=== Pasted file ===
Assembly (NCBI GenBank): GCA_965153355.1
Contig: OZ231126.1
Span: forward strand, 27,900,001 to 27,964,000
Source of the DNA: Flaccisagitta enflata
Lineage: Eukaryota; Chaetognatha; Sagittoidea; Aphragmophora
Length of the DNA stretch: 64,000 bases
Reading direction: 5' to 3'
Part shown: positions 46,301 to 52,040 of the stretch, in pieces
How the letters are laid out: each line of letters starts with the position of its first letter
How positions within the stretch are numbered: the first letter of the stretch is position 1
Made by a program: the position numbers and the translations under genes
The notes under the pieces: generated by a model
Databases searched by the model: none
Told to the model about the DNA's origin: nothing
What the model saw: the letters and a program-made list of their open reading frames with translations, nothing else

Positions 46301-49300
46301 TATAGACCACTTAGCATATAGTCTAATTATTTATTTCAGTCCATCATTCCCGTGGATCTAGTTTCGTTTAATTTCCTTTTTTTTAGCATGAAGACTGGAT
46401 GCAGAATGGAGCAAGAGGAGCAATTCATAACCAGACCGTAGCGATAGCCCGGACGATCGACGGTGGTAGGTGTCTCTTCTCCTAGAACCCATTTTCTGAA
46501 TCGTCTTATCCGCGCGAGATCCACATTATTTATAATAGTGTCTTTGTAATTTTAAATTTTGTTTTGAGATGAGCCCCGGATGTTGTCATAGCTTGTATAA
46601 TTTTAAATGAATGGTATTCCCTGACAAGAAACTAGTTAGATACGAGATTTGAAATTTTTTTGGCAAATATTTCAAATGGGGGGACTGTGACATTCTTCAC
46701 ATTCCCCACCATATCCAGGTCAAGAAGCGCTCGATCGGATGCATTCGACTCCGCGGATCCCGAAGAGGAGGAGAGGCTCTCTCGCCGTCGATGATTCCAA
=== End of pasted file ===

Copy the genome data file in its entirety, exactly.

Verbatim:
Assembly (NCBI GenBank): GCA_965153355.1
Contig: OZ231126.1
Span: forward strand, 27,900,001 to 27,964,000
Source of the DNA: Flaccisagitta enflata
Lineage: Eukaryota; Chaetognatha; Sagittoidea; Aphragmophora
Length of the DNA stretch: 64,000 bases
Reading direction: 5' to 3'
Part shown: positions 46,301 to 52,040 of the stretch, in pieces
How the letters are laid out: each line of letters starts with the position of its first letter
How positions within the stretch are numbered: the first letter of the stretch is position 1
Made by a program: the position numbers and the translations under genes
The notes under the pieces: generated by a model
Databases searched by the model: none
Told to the model about the DNA's origin: nothing
What the model saw: the letters and a program-made list of their open reading frames with translations, nothing else

Positions 46301-49300
46301 TATAGACCACTTAGCATATAGTCTAATTATTTATTTCAGTCCATCATTCCCGTGGATCTAGTTTCGTTTAATTTCCTTTTTTTTAGCATGAAGACTGGAT
46401 GCAGAATGGAGCAAGAGGAGCAATTCATAACCAGACCGTAGCGATAGCCCGGACGATCGACGGTGGTAGGTGTCTCTTCTCCTAGAACCCATTTTCTGAA
46501 TCGTCTTATCCGCGCGAGATCCACATTATTTATAATAGTGTCTTTGTAATTTTAAATTTTGTTTTGAGATGAGCCCCGGATGTTGTCATAGCTTGTATAA
46601 TTTTAAATGAATGGTATTCCCTGACAAGAAACTAGTTAGATACGAGATTTGAAATTTTTTTGGCAAATATTTCAAATGGGGGGACTGTGACATTCTTCAC
46701 ATTCCCCACCATATCCAGGTCAAGAAGCGCTCGATCGGATGCATTCGACTCCGCGGATCCCGAAGAGGAGGAGAGGCTCTCTCGCCGTCGATGATTCCAA